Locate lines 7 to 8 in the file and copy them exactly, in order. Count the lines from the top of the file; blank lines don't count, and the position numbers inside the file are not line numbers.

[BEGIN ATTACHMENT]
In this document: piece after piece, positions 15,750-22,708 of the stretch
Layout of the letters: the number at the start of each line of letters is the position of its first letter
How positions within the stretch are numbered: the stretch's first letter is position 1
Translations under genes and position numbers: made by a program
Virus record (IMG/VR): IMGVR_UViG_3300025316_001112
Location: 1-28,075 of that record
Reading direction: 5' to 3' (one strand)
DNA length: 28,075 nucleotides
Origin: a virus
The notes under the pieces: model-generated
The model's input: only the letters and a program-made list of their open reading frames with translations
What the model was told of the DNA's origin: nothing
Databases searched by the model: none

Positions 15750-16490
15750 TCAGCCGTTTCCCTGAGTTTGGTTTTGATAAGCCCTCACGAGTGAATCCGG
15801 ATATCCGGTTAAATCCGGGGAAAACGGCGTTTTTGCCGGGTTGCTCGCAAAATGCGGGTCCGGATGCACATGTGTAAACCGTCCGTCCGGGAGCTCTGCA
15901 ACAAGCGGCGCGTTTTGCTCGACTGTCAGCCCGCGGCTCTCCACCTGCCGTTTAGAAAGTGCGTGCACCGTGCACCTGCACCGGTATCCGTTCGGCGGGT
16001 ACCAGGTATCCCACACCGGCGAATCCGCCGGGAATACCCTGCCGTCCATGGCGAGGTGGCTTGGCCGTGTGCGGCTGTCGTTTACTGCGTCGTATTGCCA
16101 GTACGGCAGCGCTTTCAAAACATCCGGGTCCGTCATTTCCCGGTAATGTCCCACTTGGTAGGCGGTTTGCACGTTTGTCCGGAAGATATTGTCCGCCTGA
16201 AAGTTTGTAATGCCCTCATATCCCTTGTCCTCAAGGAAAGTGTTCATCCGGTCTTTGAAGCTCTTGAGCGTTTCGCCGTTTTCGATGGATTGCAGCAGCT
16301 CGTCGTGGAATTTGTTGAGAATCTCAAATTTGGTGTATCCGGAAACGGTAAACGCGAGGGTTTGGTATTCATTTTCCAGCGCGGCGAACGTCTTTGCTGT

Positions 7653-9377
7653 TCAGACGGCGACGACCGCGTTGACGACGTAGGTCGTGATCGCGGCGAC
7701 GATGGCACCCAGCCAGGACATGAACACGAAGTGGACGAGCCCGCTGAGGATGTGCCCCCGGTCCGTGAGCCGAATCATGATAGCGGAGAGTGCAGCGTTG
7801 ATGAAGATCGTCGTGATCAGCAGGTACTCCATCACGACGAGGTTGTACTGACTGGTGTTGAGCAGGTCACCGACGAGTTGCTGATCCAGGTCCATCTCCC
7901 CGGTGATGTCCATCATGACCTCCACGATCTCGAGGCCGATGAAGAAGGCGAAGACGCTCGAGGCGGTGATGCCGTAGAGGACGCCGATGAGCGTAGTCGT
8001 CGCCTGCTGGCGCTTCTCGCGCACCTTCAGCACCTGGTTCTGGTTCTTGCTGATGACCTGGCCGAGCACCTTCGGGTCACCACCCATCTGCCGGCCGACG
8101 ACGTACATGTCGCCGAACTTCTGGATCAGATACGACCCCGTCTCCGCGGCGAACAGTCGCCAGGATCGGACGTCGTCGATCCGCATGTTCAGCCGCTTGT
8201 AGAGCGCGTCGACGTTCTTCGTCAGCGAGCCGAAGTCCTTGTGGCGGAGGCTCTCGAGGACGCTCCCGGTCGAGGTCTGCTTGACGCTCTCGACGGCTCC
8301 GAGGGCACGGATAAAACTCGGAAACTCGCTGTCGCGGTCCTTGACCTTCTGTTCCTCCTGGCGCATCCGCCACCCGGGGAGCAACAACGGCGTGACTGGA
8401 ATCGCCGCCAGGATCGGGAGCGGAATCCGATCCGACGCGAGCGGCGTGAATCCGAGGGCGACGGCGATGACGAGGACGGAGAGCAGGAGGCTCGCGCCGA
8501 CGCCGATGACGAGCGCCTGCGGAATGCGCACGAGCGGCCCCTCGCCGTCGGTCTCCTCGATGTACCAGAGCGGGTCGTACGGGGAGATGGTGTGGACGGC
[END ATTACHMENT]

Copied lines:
Reading direction: 5' to 3' (one strand)
DNA length: 28,075 nucleotides